Of course, there are pros and cons to everything. The primary risk here falls on your ability to accurately forecast out your product needs and overall business’ success. Because you’ll have to guarantee to buy over a certain period of time, you are going to have to pay for it all eventually. If you commit yourself to buying too much or if your business falls under, then you’re going to be in trouble.

In addition to the cost of your ingredients, you also have to think about their availability and proximity to other key stops in your production journey. Think about where your materials are coming from: How stable is that area? How tied to agriculture are your raw materials and ingredients? What political and regulatory conditions will you need to navigate in order to get your materials? What other risks are posed in sourcing ingredients from this supplier or location?

Take Chinese tariffs for example. China manufactures raw materials and other products for the United States because their labor costs are comparably cheap. If tariffs hit, the costs of those imported ingredients are going to rise. In the beverage sector, we are heavily dependent on the availability of raw materials like petroleum and corn, and these products are both extremely sensitive to Commodity Indexes: if a bushel of corn goes up, so will commercial and industrial ethanol; and if petroleum costs increase, then anything dependent on plastic (such as packaging) is going to go up too.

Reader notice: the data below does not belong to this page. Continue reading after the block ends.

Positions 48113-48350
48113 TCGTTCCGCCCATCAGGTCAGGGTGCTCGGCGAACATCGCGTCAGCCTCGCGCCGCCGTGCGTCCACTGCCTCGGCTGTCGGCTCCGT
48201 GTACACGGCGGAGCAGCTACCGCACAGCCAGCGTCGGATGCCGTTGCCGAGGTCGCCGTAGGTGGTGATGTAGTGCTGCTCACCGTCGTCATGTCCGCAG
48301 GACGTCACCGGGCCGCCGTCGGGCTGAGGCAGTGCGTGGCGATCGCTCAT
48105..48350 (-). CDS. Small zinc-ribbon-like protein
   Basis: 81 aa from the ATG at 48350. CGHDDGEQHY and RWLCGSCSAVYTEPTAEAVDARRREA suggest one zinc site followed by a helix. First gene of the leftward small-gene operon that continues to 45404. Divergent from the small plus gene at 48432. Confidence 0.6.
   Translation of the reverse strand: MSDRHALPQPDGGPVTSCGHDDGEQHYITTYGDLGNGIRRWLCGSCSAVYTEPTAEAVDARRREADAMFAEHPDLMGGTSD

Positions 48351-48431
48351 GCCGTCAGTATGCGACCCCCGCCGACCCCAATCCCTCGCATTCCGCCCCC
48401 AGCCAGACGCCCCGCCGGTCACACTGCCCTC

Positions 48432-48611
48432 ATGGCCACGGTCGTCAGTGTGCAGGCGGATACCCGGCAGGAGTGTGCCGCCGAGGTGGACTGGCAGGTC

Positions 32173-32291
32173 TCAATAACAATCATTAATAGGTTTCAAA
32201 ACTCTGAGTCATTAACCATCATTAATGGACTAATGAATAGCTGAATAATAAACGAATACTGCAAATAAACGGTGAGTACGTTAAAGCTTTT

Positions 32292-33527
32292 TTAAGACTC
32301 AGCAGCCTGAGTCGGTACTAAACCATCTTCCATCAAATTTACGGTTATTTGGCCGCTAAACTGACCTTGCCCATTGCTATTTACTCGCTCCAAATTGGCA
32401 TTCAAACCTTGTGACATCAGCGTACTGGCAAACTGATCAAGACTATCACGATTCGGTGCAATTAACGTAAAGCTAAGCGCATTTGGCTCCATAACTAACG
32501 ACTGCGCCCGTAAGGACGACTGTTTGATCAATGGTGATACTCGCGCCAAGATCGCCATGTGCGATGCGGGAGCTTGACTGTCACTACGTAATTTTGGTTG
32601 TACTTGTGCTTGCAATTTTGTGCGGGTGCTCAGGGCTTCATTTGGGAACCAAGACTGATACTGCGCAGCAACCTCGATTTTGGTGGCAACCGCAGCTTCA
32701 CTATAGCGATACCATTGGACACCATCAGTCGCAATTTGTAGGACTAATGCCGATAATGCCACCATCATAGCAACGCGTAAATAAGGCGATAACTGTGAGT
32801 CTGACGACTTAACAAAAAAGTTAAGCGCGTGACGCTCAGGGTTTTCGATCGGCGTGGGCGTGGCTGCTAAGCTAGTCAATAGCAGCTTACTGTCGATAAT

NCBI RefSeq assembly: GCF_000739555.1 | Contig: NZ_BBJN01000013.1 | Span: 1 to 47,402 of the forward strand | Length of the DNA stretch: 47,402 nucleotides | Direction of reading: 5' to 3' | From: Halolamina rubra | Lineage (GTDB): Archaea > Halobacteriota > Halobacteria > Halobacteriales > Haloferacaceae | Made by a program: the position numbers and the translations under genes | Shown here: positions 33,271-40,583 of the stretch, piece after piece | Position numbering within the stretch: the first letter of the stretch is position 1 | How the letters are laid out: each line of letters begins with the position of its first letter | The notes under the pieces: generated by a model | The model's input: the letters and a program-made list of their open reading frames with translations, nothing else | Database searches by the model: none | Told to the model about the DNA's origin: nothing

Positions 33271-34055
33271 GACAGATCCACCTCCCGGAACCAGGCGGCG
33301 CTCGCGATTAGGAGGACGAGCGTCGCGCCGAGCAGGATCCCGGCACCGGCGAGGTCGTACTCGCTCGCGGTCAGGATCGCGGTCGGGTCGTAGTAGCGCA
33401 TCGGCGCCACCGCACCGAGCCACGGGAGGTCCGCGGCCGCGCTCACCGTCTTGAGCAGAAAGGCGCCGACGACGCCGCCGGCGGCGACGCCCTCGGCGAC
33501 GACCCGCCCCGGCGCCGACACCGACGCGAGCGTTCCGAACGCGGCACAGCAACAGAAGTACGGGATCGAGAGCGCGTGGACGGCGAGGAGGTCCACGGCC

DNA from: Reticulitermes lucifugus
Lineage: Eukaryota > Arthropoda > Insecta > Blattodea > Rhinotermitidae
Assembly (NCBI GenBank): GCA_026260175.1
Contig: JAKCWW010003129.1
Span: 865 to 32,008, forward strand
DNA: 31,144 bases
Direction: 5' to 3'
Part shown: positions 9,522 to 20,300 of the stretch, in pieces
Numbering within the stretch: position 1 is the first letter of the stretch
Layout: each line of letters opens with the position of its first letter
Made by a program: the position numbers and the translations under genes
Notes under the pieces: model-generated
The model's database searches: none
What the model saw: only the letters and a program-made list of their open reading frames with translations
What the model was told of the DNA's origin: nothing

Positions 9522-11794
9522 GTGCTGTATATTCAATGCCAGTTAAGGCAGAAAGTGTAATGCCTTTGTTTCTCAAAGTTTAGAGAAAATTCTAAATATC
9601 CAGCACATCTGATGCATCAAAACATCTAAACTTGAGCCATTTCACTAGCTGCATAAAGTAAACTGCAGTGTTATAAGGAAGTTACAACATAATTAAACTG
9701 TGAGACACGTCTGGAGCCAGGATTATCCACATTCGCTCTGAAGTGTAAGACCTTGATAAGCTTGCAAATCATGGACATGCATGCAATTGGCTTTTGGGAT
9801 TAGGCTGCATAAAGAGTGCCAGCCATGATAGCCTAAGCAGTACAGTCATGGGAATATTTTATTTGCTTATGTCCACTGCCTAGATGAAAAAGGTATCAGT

To put it another way, if Madagascar gets hit by a tsunami, then vanilla prices will rise. If you’ve been sourcing all of your vanilla from Madagascar, then you’re going to be unable to manufacture your product without taking a hit to gross margin with an unforeseen increase in COGS – and that’s if you can even get ahold of the materials at all. These are some of the possibilities you’ll want to consider when calculating the cost of the raw materials and ingredients needed to produce your beverage.